Boeing Faces Trade Setback -- WSJ
The World Trade Organization Friday ruled the U.S. failed to adequately eliminate all illegal state subsidies to Boeing Co. in a move that could trigger retaliatory sanctions from the European Union next year.
The ruling comes as the new U.S. administration reviews its participation in the multilateral trade group and Chicago-based Boeing presses a separate case against Canada over alleged predatory pricing of jetliners made by Montreal-based Bombardier Inc. that has strained relations between the countries.
The WTO's verdict levels the score in the long-running spat between the U.S. and the EU over financial support for Boeing and Airbus SE, with the latter already criticized by the trade body last year for funding received from member states to develop new aircraft.
Boeing and Airbus, which is based in Blagnac, France, compete fiercely for airliner orders and for years have accused one another of winning business through illegal government handouts benefiting programs such as the A380 superjumbo and 787 Dreamliner.
The latest WTO decision opens the door for the EU to impose tariffs against a range of U.S. goods and services beyond aerospace. However, trade experts said this was unlikely because defendants can make small changes in their rules to avoid tariffs.
Both Airbus and Boeing claimed victory in the case, arguing the ruling bolsters their cases that the other is unfairly benefiting from government handouts.
Airbus Chief Executive Tom Enders called it "a great victory" that demonstrated "how Boeing continues to seek the benefits from this extensive illegal support, at the great expense of a level playing field in the world-wide aviation industry."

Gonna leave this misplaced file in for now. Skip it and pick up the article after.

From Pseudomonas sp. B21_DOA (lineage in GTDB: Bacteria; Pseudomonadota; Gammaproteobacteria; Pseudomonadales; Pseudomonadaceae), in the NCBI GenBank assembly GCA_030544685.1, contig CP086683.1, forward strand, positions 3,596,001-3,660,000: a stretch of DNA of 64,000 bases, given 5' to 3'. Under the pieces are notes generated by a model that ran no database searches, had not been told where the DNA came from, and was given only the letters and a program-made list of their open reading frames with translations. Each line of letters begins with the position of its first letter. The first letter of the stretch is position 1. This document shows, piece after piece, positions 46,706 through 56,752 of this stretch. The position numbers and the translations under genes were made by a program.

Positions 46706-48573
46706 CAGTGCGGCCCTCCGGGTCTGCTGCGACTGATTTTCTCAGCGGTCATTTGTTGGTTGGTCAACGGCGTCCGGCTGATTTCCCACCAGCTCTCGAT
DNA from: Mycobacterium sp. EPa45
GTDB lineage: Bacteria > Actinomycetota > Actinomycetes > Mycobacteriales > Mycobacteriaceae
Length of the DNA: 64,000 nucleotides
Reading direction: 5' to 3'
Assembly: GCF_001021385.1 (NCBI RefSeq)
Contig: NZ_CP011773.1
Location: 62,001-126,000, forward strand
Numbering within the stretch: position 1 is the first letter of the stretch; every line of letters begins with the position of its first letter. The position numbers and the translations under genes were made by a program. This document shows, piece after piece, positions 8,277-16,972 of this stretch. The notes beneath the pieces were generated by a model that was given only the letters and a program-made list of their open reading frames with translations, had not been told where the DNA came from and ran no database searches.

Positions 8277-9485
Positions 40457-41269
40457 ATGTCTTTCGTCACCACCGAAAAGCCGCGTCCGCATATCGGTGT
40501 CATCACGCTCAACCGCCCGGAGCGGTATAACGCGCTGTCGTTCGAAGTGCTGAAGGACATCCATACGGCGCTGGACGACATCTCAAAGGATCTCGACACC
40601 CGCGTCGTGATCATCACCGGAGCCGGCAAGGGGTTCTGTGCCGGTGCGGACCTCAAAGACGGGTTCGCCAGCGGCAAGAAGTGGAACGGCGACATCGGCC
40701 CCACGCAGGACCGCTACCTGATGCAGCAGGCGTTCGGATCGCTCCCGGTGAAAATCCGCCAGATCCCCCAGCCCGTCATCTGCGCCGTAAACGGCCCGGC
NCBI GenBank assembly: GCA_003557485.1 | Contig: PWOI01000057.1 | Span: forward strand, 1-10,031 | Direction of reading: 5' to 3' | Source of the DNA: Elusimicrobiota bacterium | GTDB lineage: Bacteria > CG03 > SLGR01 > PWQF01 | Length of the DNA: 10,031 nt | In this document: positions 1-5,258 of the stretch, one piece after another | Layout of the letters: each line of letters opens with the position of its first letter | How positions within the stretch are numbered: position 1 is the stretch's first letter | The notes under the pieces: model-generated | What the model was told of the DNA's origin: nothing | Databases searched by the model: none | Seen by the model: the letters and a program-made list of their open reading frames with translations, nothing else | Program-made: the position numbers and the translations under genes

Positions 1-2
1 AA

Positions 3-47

Boeing said Airbus and the EU had suffered "another resounding defeat" as the WTO said the European Union had failed to prove there was harm caused by the majority of the support provided to Boeing. These included state benefits and research and development funding provided by the Pentagon.
"The WTO again categorically rejected Europe's and Airbus' claims," said Michael Luttig, Boeing's general counsel, echoing comments Friday from U.S. Trade Representative Robert Lighthizer.
Simon Lester, trade policy analyst at the Washington-based Cato Institute, said the ruling will likely be appealed, though the process could be protracted with the panel backed up on numerous cases.
The decision follows a ruling last September when the WTO determined that the EU had failed to comply with a demand to remove subsidies or void their effect on Airbus.
Aircraft-subsidy battles can take years to work their way through the regulatory process. The U.S.-European spat goes back 40 years. The two sides settled a previous dispute over subsidies in 1992, but the U.S. walked away from that deal in 2004, arguing Airbus had an unfair advantage, and brought a case before the WTO.
The EU soon-after filed a tit-for-tat complaint 12 years ago. The WTO in 2011 determined Boeing had benefited from state aid. The ruling was largely upheld a year later on appeal. In 2012, the U.S. said it had complied with the WTO's determination, which the EU challenged.
The EU has a second complaint running against the U.S. over aid to Boeing from Washington state.
Boeing also is challenging aid Bombardier has received. In April, the company filed a petition with the U.S. Commerce Department and the International Trade Commission alleging Canadian state subsidies created an unfair competitive threat to its own 737 passenger jets. The commission voted Friday to press ahead with the case in the face of protests from the Canadian government.
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(END) Dow Jones Newswires
June 10, 2017 02:47 ET (06:47 GMT)